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Feelin' Pretty

By C. Silo

'Sorry, honey, this is a private party. Ow-kayyy?" Although it helps to be a gorgeous Manhattan drag queen when uttering the above-mentioned phrase, the hep-cats of Lush took San Francisco clubbing to the next level with a neatly posted, handwritten sign. Those with adequate reading skills and average eyesight knew as soon as they arrived at the entrance of the Coco Club on a Saturday night that Lush was not an event for just anyone. Baby, no siree, this was a real, live "Private Party." A blatant yet clever lie, the announcement was actually meant to discourage ugly people with no style from bombarding the scene (but don't kid yourself if you think the place was full of Prada runway models). Clearly, it was by the divine grace of God that I and all my sweaty, warty, hunchbacked friends made it in--all we had to do was pay triple price! I couldn't stop singing "I Feel Pretty" once I got inside.

Well, OK--the lesbians did look like Mac counter girls, and everyone did look pretty trim and Euro-pop in that Diesel-angst way, but I must admit that I did spot at least a few cretins lurking in the corners (whom I eventually reported and had systematically extricated). Even criminal defense attorney Ken Wine, a.k.a. "The Shwizz," looked fairly hip--which is a lot for a guy who normally dresses like a non-makeup-artist lesbian. "Man, there are some hot, straight-looking chicks in here," he hungrily observed. LIMN Magazine and Dodge City Journal editor Andrew Wagner was equally impressed--"No one looks overtly unattractive."

After accidentally pouring the contents of my martini glass down Mr. Ken Wine's shirt ("So sue me!"), I pranced onto the dance floor and realized that the DJ looked vaguely familiar. Oh, yes, DJ Neal--the long-haired hippie dude who was brutally launched out of a party at the Werepad by two babes in tight black dresses! I immediately confronted him. "I was really drunk and being unruly in the DJ booth," he admited. His charm won me over, but I rudely implored him to play something "I can dance to" (now that I think about it, I'm lucky he didn't instantly launch me and my drunk ass out the door). Neal and turntable cohort Algae put me in check: "This is cocktail music, darling." Accordingly, I downed another martini.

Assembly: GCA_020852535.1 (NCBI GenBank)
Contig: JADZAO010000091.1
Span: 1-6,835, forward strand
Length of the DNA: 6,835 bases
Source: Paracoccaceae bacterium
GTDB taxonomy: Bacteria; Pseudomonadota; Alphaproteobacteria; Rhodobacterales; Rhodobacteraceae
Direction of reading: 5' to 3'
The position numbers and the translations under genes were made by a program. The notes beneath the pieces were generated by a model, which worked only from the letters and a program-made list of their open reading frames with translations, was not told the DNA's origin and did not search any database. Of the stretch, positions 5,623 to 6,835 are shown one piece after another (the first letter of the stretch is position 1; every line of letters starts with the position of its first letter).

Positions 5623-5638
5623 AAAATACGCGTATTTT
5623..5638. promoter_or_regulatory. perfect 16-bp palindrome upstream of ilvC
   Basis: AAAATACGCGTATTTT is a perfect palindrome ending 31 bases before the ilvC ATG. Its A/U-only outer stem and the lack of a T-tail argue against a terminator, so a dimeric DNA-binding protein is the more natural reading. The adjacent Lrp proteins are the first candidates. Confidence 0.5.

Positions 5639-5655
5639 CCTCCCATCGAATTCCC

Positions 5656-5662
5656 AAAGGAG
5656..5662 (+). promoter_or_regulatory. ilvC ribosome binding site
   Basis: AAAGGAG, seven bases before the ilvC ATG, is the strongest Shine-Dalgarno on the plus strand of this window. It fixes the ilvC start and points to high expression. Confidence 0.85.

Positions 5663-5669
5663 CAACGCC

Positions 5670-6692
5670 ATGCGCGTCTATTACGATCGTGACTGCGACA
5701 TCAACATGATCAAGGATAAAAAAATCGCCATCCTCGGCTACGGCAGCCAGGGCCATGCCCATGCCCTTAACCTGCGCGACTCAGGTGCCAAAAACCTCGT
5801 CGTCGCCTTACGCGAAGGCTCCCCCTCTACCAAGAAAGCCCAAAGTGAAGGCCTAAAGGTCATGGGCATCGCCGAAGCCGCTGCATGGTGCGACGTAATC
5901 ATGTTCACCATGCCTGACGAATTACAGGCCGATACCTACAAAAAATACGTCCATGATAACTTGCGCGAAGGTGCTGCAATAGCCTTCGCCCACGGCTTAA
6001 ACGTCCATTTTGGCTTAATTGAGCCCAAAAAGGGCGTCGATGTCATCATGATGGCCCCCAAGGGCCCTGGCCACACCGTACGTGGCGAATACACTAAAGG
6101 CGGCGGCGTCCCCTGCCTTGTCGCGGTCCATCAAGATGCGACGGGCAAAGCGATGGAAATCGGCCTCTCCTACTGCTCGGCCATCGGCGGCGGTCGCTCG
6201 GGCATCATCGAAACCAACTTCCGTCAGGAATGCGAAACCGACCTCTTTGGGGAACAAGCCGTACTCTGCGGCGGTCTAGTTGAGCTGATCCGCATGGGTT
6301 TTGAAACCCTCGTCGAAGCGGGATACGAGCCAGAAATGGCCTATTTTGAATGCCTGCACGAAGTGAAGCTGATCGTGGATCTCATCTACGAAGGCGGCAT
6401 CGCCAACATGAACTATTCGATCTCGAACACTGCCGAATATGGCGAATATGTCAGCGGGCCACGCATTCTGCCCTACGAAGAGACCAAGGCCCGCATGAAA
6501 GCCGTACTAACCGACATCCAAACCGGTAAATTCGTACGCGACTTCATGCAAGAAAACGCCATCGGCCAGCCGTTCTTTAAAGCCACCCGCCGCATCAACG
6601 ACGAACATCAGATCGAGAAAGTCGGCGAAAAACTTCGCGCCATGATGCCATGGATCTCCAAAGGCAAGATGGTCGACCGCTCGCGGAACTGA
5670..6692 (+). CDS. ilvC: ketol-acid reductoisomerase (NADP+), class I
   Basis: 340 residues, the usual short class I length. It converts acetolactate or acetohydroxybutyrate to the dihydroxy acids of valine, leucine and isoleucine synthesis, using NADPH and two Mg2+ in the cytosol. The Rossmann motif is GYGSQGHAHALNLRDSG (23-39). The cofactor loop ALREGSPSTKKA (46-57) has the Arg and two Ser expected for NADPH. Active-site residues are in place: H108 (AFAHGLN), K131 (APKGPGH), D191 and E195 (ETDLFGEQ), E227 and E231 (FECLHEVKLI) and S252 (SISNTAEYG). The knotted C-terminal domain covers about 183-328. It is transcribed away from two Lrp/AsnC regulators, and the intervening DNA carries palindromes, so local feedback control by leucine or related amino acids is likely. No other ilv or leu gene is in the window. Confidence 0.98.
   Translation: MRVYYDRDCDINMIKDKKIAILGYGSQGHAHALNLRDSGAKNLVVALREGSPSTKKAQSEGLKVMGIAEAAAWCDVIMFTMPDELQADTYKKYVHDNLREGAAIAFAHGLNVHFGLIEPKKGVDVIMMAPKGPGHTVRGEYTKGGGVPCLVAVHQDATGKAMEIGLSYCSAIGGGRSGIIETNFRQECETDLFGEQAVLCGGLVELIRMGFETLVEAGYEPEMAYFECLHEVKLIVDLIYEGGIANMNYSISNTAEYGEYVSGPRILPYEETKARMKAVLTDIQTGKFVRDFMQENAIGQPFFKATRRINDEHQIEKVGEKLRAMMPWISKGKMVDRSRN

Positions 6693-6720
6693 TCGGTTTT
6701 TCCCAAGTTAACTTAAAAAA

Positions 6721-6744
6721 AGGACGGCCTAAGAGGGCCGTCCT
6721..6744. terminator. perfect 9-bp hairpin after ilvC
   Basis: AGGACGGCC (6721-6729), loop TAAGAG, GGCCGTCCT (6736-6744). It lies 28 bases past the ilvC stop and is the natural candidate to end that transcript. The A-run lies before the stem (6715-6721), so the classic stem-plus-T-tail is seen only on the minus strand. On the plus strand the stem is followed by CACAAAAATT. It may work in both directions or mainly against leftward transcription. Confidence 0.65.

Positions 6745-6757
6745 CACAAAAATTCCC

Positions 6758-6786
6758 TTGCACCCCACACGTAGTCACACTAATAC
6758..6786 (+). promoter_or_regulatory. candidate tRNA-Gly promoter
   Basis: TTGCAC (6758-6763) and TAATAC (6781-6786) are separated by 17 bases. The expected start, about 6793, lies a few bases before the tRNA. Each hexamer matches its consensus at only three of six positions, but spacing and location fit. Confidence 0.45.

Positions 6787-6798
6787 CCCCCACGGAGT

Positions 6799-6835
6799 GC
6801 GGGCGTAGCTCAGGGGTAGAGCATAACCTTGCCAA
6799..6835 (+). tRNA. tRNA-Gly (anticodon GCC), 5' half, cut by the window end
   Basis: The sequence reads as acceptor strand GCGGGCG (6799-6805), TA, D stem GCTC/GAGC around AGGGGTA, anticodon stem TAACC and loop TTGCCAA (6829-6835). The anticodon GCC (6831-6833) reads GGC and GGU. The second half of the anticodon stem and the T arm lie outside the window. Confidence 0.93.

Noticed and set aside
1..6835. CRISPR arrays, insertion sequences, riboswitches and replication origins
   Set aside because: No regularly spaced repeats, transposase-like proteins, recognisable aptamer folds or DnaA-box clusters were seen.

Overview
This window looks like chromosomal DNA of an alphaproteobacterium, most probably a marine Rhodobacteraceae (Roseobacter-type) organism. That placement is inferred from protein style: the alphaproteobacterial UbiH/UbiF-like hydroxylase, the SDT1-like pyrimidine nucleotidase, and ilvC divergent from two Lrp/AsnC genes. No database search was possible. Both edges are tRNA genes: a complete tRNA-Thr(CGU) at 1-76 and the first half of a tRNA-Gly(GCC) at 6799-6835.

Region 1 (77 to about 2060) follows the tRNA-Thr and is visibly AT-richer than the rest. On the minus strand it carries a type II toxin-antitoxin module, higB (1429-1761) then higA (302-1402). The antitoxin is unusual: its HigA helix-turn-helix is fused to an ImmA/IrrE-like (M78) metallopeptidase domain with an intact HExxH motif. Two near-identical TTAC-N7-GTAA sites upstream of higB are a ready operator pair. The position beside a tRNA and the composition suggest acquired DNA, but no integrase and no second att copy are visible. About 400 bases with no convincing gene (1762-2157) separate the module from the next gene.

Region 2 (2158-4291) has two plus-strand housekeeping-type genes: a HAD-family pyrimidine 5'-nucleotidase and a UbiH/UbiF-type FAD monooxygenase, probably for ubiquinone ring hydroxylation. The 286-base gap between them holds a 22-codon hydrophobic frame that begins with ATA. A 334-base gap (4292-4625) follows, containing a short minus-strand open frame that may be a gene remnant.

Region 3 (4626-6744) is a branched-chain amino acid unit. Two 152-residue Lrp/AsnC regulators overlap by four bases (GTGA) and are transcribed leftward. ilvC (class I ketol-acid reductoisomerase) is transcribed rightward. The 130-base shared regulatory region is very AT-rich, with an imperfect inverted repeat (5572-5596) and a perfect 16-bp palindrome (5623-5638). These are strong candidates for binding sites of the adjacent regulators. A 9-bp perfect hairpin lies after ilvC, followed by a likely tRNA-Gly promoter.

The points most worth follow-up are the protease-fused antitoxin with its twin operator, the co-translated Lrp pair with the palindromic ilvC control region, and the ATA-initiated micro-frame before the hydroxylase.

"Let's blow this joint!" yelped Women of the Beat Generation author Brenda Knight. "We sure would make a lot of cash," I answered, quickly scanning the premises for horny straight guys. Apparently straight and possibly horny, artist Miguel Strong joined Brenda and me on our trek to DJ Felix the Dog's birthday party. The Shwizz stayed behind to continue letching on lesbians while Mr. Wagner, bored with meaningless chitchat and alcoholism, hailed a cab home.

It is hard to say which is more sublime: deep house or tantric sex. Arguably, deep house is the superior option because it is rarely messy, and it's usually quite thick. Helping me reach this decision is the bizarre quantity of infantile parts I've recently encountered and Felix's astounding record selections. By far the most amazing warehouse party I'd been to since the time I took two hits of ecstasy at a rave in Hunter's Point (how early '90s!), the party featured DJs Laron and Laird rotating with Felix on the turntables while everyone joyfully submitted to the sounds of divas belting and Miami bass pumping. Implanted on the dance floor, I lost track of my friends and had a stunning revelation: you can't wear high-riding granny underwear with hip-hugger pants. Luckily, my undies were a subtle shade of hot pink, so I was able to work a demoralizing faux pas into a sassy fashion statement (isn't this how Madonna got her start?).

"What's up with your underwear?" asked projectionist extraordinaire Jerry Gonzales of Visual Attack. "None of your goddamned business," I said as I made my way to the bathroom (where I quickly disposed of my little problem). Free at last, I returned to the groove fest and chatted with literary sex-pot Jamie Corcoran of Jossey-Bass Books, whose impossible beauty moved me to comment, "I'll bet they'd let you into the Coco Club tonight." I tried to convince another drop-dead male specimen, James Rimes of 3DO Design, to forsake his current plans for an evening at Lush, but, as usual, he regarded my sincere urgings with great distrust.

Sweaty, warty, hunchbacked and without underwear, I left the party in a fabulous state of mind--house music has the amazing power to alleviate almost any predicament. I forgot to thank Felix for being the most musically inventive Scorpio on the face of the earth, but as I zipped away in my cab I happily remembered that I would be able to catch him, along with Laron, Darkhorse and DJ Tim Lovely, at Black Diamond. Produced by Felix and Claire Rhodes, a.k.a. "Cool Lady C", the next Black Diamond will take place Dec. 4 at the large and lovely Cocomo Club. In the words of the guy who does the Ford dealership ads on late-night TV, "You won't want to miss it--so git yer butt on over!" Amen.

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From the November 16-29, 1998 issue of the Metropolitan.

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